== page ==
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Chen Guangcheng: “I think I protect the rights of unborn children, the rights of women, and the rights of any citizen”

by | Nov 26, 2012

By Dave Andrusko

Chen Guangcheng

GQ [Gentleman’s Quarterly] is not the first place you’d expect to find pro-life human right activist Chen Guangcheng profiled sympathetically, let alone given the designation “Rebel of the Year 2012.” But you take what you can get and the article by John B. Thompson is terrific.

Thompson cuts right to the chase before giving us excerpts of his interview with Chen. “Guards routinely stole into Chen Guangcheng’s house, wrapped him in a blanket, beat him bloody, broke his wife’s bones. The blanket seemed especially gratuitous: Chen is blind. This went on for a year and a half, all because the self-taught lawyer had sued the Chinese government to stop forced abortions in his village.” This after Chen had served over 4 years in jail on a trumped up charge and after he was released having endured 19 months under house arrest.

As you recall Chen escaped, breaking his foot going over the wall, and after a car chase wound up at the American embassy in Beijing. After a series of negotiations—and lots of publicity generated by pro-life Congressman Chris Smith (R-NJ)—Chen was allowed to come to the United States with his family.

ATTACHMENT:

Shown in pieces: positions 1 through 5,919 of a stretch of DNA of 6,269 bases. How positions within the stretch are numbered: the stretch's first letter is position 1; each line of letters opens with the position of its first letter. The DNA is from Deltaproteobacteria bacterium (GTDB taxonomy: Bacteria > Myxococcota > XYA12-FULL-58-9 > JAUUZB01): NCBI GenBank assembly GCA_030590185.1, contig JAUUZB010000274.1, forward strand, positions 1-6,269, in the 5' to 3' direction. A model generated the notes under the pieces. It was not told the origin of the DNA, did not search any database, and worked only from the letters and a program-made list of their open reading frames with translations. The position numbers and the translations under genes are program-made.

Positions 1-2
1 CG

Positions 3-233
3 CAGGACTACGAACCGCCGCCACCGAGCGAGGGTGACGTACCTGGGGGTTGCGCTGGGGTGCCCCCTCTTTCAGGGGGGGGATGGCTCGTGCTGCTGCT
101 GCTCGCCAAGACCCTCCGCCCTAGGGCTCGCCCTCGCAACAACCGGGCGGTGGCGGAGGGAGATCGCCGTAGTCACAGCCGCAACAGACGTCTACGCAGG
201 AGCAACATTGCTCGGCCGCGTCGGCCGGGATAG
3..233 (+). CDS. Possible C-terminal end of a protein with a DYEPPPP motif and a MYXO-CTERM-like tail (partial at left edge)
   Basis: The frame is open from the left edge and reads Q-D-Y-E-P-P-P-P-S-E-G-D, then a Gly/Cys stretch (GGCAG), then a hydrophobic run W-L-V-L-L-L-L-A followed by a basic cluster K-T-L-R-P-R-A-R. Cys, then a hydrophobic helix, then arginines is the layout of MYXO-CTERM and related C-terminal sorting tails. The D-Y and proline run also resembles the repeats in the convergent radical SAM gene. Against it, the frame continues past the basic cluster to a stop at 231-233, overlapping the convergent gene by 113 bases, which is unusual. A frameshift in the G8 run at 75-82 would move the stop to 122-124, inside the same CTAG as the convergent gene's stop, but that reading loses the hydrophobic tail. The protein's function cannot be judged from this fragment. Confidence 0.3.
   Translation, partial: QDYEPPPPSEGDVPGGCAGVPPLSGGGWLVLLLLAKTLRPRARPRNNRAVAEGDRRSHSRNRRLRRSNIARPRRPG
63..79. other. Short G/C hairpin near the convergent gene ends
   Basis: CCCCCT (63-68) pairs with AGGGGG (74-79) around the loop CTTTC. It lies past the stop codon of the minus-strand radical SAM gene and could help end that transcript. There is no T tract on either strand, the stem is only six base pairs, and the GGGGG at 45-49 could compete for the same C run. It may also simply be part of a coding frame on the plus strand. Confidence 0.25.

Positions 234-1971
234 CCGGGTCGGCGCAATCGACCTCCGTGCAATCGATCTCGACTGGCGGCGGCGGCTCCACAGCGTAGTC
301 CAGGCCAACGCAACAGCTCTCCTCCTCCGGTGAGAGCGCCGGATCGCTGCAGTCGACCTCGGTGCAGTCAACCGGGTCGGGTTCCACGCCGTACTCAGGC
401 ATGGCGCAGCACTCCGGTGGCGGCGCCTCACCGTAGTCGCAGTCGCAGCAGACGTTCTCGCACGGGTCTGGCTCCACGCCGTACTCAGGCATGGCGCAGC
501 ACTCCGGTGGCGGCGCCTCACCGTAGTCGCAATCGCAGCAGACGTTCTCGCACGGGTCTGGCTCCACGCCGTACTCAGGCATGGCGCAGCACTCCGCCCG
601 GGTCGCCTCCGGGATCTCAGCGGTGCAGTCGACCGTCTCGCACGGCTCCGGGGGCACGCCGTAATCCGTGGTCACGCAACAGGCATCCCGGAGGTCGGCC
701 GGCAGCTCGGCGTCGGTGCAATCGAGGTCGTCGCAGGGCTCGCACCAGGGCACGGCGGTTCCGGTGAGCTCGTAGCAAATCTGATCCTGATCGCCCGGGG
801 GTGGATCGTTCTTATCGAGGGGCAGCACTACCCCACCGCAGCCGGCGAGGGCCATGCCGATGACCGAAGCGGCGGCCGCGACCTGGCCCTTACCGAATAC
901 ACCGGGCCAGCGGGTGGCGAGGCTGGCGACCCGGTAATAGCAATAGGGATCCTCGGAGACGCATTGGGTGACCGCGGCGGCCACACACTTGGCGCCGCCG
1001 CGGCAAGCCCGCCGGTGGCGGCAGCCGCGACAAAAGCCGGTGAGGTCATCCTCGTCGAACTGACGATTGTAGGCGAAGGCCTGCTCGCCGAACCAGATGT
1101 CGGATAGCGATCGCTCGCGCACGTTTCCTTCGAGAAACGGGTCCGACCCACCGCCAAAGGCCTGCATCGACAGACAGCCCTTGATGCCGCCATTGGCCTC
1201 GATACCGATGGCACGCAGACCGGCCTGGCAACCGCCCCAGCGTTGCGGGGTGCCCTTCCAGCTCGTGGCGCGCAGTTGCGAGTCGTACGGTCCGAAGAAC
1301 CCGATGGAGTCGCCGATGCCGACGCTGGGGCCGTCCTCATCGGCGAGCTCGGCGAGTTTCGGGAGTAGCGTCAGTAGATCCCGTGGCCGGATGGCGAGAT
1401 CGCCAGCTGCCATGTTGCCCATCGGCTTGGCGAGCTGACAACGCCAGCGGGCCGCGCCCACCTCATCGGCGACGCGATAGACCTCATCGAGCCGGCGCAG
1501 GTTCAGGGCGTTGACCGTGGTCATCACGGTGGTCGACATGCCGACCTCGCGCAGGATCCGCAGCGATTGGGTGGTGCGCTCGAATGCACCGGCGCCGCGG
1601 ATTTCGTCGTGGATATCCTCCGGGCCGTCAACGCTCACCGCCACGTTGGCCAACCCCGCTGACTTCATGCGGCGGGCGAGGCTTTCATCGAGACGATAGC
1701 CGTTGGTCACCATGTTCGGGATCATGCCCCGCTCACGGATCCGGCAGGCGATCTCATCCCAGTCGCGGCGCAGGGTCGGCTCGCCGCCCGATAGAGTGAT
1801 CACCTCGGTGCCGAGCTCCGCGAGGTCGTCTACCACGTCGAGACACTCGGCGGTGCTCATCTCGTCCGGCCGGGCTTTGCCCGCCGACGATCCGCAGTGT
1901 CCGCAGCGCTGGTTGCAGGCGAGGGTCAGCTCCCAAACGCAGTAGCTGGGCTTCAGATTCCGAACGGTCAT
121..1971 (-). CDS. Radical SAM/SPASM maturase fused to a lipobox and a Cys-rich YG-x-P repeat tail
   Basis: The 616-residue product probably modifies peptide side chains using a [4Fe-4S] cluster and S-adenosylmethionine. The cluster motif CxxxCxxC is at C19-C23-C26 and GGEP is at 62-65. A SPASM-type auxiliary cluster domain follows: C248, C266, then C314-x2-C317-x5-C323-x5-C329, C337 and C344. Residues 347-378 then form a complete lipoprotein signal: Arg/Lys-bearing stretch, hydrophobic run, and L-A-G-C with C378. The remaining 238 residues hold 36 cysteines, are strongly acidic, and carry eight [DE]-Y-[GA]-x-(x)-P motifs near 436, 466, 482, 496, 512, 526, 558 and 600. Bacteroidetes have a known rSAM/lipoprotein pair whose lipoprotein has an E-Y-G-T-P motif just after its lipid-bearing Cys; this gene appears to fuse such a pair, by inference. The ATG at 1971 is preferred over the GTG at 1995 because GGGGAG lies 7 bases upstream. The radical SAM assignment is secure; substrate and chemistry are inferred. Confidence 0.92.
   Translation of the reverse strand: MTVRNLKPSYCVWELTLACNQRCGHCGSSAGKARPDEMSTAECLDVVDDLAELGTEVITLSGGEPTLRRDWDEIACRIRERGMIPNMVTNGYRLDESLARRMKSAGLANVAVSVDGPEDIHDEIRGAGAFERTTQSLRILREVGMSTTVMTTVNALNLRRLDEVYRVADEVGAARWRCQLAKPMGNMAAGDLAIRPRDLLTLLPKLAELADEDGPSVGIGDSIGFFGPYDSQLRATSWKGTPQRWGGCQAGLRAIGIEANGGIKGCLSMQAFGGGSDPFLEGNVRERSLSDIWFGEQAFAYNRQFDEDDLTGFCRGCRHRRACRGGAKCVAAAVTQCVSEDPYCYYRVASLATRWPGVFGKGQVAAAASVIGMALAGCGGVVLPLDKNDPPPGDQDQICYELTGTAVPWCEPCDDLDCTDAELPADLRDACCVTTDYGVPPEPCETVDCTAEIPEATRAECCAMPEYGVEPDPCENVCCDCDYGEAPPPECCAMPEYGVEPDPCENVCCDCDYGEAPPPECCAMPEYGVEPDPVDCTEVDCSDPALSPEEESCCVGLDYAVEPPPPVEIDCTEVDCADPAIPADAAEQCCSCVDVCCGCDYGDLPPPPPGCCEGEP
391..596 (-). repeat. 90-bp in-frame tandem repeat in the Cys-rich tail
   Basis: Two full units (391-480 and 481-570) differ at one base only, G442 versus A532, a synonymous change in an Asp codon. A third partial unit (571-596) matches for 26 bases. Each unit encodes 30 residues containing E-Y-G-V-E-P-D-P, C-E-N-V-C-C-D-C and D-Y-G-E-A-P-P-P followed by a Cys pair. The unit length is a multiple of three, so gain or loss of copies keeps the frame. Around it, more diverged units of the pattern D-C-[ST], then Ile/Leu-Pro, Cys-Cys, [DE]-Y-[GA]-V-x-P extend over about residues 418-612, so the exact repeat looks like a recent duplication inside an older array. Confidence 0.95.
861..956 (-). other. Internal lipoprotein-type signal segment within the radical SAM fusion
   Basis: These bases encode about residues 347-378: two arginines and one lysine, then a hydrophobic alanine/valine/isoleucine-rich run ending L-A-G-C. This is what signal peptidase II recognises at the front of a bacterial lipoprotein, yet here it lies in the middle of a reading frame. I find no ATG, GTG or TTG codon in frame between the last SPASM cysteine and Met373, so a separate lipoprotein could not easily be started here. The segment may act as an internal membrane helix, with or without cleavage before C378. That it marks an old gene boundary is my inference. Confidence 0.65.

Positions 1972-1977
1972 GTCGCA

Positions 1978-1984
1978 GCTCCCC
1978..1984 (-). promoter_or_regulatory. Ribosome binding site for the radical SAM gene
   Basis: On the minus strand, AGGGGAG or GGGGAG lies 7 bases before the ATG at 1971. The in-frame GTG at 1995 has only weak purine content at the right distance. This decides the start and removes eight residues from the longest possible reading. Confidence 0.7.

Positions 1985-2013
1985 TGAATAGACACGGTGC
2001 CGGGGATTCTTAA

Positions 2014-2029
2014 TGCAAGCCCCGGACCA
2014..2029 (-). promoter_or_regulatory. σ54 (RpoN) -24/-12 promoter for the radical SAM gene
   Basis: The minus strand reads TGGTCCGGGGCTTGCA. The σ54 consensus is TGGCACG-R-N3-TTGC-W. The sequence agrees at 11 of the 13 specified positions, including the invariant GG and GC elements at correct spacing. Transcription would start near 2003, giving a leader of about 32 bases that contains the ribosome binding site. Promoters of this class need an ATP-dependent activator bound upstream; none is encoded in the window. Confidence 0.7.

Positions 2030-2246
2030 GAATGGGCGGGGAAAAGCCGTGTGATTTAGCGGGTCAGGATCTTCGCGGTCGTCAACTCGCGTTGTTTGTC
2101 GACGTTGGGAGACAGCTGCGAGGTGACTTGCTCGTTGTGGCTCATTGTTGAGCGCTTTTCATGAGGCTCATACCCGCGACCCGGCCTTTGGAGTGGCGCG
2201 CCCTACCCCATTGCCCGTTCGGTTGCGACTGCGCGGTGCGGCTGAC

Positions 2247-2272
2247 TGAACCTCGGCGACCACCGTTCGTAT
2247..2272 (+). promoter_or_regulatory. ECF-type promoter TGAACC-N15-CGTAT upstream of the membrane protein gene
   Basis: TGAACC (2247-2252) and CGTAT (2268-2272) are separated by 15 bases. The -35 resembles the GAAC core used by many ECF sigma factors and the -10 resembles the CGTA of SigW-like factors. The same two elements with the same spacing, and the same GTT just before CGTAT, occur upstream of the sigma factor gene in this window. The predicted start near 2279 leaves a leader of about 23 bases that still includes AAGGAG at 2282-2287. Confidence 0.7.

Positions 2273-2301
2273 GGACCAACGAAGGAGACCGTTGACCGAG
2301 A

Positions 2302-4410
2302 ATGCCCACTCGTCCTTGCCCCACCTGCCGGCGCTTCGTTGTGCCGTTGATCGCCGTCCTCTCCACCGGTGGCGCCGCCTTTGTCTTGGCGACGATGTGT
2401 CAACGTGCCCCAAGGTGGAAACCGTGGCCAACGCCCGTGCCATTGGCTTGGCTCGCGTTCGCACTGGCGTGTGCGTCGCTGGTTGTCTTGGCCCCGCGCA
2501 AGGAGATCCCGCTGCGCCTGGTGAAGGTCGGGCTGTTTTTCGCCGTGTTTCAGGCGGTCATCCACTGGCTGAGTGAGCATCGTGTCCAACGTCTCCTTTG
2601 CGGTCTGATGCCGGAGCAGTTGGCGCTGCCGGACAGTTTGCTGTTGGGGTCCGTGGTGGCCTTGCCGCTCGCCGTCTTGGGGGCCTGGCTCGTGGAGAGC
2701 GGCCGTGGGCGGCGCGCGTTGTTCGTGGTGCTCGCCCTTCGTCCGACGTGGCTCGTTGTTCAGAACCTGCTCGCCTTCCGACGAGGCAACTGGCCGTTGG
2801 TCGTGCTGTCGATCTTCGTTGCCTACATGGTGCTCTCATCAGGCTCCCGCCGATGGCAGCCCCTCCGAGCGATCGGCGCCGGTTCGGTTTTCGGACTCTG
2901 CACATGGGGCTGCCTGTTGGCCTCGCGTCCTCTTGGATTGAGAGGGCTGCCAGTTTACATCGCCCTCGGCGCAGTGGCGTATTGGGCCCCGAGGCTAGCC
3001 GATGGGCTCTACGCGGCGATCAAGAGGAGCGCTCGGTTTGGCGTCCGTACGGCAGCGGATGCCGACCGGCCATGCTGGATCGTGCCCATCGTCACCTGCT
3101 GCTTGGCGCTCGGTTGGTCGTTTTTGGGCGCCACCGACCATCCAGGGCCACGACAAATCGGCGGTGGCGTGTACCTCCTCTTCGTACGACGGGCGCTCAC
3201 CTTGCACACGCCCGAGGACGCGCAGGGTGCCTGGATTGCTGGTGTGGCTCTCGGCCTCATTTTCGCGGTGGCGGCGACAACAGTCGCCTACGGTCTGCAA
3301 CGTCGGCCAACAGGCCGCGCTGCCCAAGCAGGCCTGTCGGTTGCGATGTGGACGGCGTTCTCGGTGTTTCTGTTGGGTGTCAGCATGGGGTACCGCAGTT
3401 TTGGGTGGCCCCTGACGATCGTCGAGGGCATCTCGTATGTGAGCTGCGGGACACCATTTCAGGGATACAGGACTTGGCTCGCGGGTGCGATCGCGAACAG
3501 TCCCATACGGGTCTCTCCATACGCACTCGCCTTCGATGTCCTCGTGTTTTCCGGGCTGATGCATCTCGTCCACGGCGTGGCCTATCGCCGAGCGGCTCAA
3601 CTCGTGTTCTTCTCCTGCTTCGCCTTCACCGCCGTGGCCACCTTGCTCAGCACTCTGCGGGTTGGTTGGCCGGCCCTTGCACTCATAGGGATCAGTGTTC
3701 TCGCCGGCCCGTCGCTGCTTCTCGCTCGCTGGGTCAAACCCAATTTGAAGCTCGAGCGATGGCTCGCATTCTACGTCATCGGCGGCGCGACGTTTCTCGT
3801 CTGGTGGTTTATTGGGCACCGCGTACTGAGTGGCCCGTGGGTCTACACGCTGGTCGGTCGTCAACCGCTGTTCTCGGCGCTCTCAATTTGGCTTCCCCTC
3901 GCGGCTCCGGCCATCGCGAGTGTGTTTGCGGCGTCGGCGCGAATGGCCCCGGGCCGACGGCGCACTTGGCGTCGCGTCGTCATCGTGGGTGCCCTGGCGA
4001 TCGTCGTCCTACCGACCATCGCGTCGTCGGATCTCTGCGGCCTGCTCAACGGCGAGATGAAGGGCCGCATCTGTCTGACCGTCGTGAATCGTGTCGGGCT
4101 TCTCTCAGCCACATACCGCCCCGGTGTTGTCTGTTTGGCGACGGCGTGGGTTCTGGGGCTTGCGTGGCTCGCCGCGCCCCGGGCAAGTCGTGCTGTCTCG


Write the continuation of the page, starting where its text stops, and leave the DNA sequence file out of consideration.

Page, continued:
The interview with Thompson provides helpful details about his life here, beginning with the flight itself and the touch down in New Jersey. Chen told Thompson

“The moment the plane landed and I was getting up on crutches—I still couldn’t walk, remember—all of the other passengers stood up and applauded. I was so moved: even [though] they had never spoken to me, they knew who I was. At the same time, my heart was surging with emotion, filled with a million sighs. All these years, everything I’d been through—I originally hadn’t wanted to leave China, but this series of events forced me to, and I couldn’t help but feel hurt.” [At his first press conference] “I knew a lot of people were watching me the moment I stepped out of the van and everyone started cheering. They were applauding, whistling. People who knew me shouted my name. I hadn’t really prepared or knew what I was going to say, so I just spoke straight from the heart. I clearly knew that I had to thank all the people that had worked so hard for this result, for me to come to America. I don’t know if it was the best I could do, but at least it was honest.”

One other important quote, talking about meeting House leadership from both parties on August 1, Chen says

“I think I protect the rights of unborn children, the rights of women, and the rights of any citizen. Human rights are not just children’s rights or women’s rights. Men have rights. The elderly have rights. This is a human problem, a fundamental concept.”

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Categories: China